Editors Look Forward to Meeting Readers at Assembly
FREE PREVIEW Log in or buy this issue to read the full article. AAFP members and paid subscribers get free access to all articles. Subscribe now.
FREE PREVIEW Subscribe or buy this issue. AAFP members and paid subscribers get free access to all articles.
Am Fam Physician. 2005 Sep 1;72(5):733.
The Annual Scientific Assembly of the American Academy of Family Physicians is just around the corner. During the last week of September, several thousand family physicians, residents, and students will gather in San Francisco to hear presentations on the latest clinical developments and important social issues affecting the profession. Lectures and workshops will cover a wide range of topics, such as immunization updates, antibiotic resistance, prostate cancer, menopause, mental health, deep venous thrombosis, skin cancer, office emergencies, computer technology, ethical issues, and the future of family medicine.
The increasingly popular procedural skills workshops are being offered in 26 topic areas, some in both basic and advanced formats. The Assembly also marks the kick-off of the 2006 Annual Clinical Focus on care of children and adolescents.
Meet the Editors at the Publications Exhibit
One of the major attractions during Assembly is the vast exhibit floor. Several hundred exhibitors will be there Thursday through Saturday, September 29 through October 1, to provide information and discuss the latest trends. The Academy’s publications will be represented as well. Medical and professional editors from American Family Physician (AFP) and Family Practice Management will be available in the AAFP Publications booth, and we hope you’ll stop by. Representatives of Annals of Family Medicine will be available in a nearby booth. We are pleased that the booth will have a new look this year. It offers more functional space, a more efficient computer display, and even an area for small group discussions away from the crowds.
As always, we would appreciate your feedback on AFP’s content and future direction. We’ll be asking readers to fill out a short survey to tell us how we are doing and how we can better meet your needs in the future. We’ve made some changes in the past year, and we are planning more; this is your chance to provide input and help us determine your journal’s direction. In return for your time, we have a small “high-tech” gift for you; I’ll keep that a surprise for now, but it’s small enough to fit in a pocket and I know you’ll find it useful.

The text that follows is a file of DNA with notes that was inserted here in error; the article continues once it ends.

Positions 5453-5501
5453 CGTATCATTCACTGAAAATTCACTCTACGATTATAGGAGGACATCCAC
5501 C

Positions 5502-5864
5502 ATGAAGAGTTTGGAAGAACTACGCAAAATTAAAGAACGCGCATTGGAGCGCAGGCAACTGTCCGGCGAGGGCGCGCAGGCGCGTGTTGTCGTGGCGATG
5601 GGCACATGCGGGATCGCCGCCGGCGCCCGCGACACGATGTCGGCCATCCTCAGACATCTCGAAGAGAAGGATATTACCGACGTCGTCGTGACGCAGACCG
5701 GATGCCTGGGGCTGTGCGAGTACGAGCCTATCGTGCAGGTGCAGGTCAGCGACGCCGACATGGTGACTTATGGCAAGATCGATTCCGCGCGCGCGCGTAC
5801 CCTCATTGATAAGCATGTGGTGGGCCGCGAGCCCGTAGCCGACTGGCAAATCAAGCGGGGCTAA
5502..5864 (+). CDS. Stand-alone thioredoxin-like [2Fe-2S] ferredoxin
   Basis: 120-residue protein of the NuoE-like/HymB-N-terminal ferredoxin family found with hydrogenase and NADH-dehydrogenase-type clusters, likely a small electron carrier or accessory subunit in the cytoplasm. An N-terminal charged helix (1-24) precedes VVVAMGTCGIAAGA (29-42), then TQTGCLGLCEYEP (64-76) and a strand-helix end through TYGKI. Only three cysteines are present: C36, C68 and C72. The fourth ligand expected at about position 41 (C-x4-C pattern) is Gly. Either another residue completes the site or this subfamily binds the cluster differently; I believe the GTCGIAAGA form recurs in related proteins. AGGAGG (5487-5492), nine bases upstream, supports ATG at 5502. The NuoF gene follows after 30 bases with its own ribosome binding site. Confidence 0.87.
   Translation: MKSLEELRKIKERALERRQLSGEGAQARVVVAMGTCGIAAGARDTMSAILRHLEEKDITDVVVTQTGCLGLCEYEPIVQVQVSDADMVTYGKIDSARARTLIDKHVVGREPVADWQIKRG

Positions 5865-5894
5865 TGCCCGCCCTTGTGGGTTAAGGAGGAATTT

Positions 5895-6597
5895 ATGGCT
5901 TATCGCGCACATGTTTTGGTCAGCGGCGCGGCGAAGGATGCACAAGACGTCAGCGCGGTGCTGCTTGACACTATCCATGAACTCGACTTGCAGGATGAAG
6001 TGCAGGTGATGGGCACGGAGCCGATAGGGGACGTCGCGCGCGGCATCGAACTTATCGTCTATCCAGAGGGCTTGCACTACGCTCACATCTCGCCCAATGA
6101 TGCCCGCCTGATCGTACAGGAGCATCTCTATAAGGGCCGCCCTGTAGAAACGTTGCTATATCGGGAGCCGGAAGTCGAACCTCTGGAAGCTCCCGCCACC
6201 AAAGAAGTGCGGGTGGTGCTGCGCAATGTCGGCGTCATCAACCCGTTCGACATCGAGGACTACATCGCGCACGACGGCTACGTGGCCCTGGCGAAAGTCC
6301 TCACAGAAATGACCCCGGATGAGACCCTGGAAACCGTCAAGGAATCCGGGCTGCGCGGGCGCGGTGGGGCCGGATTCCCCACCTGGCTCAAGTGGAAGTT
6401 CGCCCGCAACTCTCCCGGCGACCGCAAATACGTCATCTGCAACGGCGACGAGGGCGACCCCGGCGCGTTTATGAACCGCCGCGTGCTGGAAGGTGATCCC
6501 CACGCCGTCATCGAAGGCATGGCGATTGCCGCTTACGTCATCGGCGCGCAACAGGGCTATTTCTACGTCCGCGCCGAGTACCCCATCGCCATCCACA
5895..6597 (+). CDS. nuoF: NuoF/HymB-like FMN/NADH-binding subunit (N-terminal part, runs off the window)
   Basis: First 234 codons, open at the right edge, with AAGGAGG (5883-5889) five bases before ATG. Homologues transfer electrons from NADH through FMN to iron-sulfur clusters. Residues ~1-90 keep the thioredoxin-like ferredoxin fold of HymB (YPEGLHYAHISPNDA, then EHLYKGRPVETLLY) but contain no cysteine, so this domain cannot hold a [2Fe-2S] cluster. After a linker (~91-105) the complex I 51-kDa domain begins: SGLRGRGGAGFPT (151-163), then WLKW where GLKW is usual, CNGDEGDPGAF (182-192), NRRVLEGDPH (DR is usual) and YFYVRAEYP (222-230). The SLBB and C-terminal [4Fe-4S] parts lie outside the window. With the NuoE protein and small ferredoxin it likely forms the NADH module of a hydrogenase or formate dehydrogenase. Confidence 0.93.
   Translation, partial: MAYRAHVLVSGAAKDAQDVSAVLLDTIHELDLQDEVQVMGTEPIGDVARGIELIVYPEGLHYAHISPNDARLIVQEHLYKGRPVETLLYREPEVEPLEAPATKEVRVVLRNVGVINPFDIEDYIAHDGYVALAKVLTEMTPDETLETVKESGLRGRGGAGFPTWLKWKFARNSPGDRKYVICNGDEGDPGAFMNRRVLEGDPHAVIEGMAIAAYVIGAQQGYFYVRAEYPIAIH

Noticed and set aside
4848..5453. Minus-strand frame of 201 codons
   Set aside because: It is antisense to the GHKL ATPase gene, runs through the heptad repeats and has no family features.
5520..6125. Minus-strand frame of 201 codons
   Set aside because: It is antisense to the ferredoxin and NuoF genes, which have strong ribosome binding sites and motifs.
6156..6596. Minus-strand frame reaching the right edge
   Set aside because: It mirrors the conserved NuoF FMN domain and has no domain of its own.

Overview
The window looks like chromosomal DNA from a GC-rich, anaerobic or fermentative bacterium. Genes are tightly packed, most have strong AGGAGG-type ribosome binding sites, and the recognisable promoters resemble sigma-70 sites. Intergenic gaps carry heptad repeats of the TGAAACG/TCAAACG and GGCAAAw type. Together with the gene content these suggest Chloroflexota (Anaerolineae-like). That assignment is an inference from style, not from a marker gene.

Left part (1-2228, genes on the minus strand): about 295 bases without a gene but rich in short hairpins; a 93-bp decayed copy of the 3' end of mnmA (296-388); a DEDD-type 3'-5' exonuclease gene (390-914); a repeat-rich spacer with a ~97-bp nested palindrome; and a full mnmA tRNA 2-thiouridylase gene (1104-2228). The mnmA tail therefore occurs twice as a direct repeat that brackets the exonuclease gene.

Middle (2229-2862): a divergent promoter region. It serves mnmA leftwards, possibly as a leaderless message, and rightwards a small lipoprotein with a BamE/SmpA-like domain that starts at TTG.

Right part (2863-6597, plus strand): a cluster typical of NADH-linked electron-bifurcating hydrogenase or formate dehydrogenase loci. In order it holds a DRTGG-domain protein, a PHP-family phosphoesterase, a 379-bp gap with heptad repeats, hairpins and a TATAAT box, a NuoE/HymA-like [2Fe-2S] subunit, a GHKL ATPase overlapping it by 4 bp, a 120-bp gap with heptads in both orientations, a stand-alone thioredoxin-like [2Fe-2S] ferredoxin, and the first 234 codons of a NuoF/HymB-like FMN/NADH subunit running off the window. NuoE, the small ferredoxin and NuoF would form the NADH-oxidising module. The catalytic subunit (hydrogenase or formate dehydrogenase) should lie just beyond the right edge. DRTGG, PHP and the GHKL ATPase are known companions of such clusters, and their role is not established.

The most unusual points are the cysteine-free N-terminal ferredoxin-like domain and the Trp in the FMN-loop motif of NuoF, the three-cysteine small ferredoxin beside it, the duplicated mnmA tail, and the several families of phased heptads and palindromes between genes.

New Author Workshop
AFP’s editor, Jay Siwek, M.D., and Barry Weiss, M.D., editor of Family Medicine will present a workshop for new authors. The workshop is designed for physicians who wish to write articles for medical journals. It will include things to consider before starting to write, the process of writing, how to respond to editors’ and reviewers’ recommendations, and common pitfalls to avoid.
Participants are encouraged to bring the introduction section from an unpublished paper they have written. Small groups of participants will review the writings, with comments from the editors. This kind of personal feedback can be a valuable learning tool for aspiring authors. If you would like more information on this workshop, other lectures and workshops, or other general information related to Assembly, go to http://www.aafp.org/x32287.xml.
If you are unable to attend the workshop at Assembly, you can obtain manuscript instructions in AFP’s Authors Guide at http://www.aafp.org/afp. Also, you can send feedback anytime to us at email@example.com.
Copyright © 2005 by the American Academy of Family Physicians.
This content is owned by the AAFP. A person viewing it online may make one printout of the material and may use that printout only for his or her personal, non-commercial reference. This material may not otherwise be downloaded, copied, printed, stored, transmitted or reproduced in any medium, whether now known or later invented, except as authorized in writing by the AAFP. Contact firstname.lastname@example.org for copyright questions and/or permission requests.
Want to use this article elsewhere? Get Permissions